As fears of radiation-contaminated Japanese foods spread in Asia, Hong Kong parents have packed stores to get their hands on what they believe could be the last untainted supply of a highly sought-after product: Japanese milk powder. Even before the earthquake in Japan, the nation’s milk powder has been a contentious subject—and a hot commodity—in Hong Kong. Mothers from mainland China have been coming to Hong Kong for the product for years, as prices are slightly lower across the border, and because the melamine scandal in 2008 has eroded consumers’ confidence in dairy goods sold in China.
The queue in front of the East Trading West shop Tuesday included parents, grandparents, domestic helpers—and, of course, babies. Some people came prepared with plastic stools; others simply sat on newspaper. Police tape cordoned off the line.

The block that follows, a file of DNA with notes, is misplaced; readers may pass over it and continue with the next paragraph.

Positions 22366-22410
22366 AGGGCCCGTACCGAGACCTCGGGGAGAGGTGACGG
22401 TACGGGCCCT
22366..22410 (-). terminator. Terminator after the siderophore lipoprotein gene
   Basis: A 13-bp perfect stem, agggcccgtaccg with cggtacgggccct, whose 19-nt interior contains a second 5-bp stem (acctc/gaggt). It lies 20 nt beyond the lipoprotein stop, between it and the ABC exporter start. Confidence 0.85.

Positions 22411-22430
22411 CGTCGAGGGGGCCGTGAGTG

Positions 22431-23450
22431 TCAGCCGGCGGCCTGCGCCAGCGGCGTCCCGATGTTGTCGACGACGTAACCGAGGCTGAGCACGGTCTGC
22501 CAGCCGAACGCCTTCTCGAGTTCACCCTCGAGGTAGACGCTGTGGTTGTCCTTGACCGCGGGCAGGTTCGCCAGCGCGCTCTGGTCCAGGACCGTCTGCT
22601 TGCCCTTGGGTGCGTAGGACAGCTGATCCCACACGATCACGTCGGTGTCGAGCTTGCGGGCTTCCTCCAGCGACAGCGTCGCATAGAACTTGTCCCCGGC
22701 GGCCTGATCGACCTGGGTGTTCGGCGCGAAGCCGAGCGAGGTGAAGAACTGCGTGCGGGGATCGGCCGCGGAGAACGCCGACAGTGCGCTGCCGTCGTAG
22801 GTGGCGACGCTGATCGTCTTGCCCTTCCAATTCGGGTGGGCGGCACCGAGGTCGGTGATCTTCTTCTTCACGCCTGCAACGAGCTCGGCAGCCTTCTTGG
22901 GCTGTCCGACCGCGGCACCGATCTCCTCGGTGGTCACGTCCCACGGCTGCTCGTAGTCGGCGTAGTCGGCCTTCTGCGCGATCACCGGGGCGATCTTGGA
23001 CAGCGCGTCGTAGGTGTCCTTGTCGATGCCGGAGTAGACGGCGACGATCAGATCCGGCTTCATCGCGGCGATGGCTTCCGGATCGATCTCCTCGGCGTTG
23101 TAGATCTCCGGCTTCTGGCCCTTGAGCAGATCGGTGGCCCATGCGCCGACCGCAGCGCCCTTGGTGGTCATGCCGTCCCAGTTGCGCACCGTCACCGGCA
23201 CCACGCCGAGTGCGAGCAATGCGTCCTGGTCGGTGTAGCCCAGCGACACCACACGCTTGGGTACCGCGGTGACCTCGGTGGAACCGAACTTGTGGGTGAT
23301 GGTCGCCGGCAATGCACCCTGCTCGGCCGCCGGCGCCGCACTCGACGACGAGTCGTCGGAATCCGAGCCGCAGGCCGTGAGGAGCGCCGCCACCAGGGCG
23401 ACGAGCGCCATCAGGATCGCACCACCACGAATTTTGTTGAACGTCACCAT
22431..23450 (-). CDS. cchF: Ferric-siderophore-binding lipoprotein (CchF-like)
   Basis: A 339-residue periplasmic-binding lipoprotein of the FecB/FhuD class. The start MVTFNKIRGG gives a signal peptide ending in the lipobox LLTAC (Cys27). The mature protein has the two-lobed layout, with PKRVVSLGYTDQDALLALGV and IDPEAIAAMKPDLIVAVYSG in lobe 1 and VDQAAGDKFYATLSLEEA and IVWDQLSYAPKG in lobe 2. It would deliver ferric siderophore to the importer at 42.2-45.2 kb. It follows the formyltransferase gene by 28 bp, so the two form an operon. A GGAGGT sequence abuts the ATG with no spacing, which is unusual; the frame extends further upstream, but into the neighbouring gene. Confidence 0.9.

Local supermarket chain Wellcome this month said it found that staff members in its Sheung Shui branch, near the border with the mainland, violated company rules by selling more than the limit of three cans of formula per customer. A district councilor has since referred the case to Hong Kong’s antigraft agency, the Independent Commission Against Corruption. A spokesperson for Wellcome said the company has
since “strengthened its internal communications” to make sure the rule is properly enforced. The ICAC declined to comment.